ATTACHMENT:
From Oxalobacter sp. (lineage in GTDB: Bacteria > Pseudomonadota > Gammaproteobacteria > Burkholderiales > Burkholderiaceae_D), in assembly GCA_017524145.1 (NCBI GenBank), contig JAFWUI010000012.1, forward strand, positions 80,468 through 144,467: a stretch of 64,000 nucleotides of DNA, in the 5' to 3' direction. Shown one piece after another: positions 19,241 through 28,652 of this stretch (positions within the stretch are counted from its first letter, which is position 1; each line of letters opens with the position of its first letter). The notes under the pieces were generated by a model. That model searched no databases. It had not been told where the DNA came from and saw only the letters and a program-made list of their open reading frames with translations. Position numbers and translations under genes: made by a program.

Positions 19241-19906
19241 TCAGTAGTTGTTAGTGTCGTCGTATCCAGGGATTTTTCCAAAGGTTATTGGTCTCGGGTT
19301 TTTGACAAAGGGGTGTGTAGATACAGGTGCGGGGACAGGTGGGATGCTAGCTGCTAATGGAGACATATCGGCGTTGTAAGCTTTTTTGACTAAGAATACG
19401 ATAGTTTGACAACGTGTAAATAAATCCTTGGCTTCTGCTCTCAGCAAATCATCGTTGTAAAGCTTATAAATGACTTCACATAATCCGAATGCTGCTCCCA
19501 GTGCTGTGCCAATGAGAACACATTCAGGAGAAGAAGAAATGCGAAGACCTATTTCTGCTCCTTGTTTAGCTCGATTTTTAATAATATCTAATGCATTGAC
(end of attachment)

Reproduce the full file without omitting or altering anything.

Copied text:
From Oxalobacter sp. (lineage in GTDB: Bacteria > Pseudomonadota > Gammaproteobacteria > Burkholderiales > Burkholderiaceae_D), in assembly GCA_017524145.1 (NCBI GenBank), contig JAFWUI010000012.1, forward strand, positions 80,468 through 144,467: a stretch of 64,000 nucleotides of DNA, in the 5' to 3' direction. Shown one piece after another: positions 19,241 through 28,652 of this stretch (positions within the stretch are counted from its first letter, which is position 1; each line of letters opens with the position of its first letter). The notes under the pieces were generated by a model. That model searched no databases. It had not been told where the DNA came from and saw only the letters and a program-made list of their open reading frames with translations. Position numbers and translations under genes: made by a program.

Positions 19241-19906
19241 TCAGTAGTTGTTAGTGTCGTCGTATCCAGGGATTTTTCCAAAGGTTATTGGTCTCGGGTT
19301 TTTGACAAAGGGGTGTGTAGATACAGGTGCGGGGACAGGTGGGATGCTAGCTGCTAATGGAGACATATCGGCGTTGTAAGCTTTTTTGACTAAGAATACG
19401 ATAGTTTGACAACGTGTAAATAAATCCTTGGCTTCTGCTCTCAGCAAATCATCGTTGTAAAGCTTATAAATGACTTCACATAATCCGAATGCTGCTCCCA
19501 GTGCTGTGCCAATGAGAACACATTCAGGAGAAGAAGAAATGCGAAGACCTATTTCTGCTCCTTGTTTAGCTCGATTTTTAATAATATCTAATGCATTGAC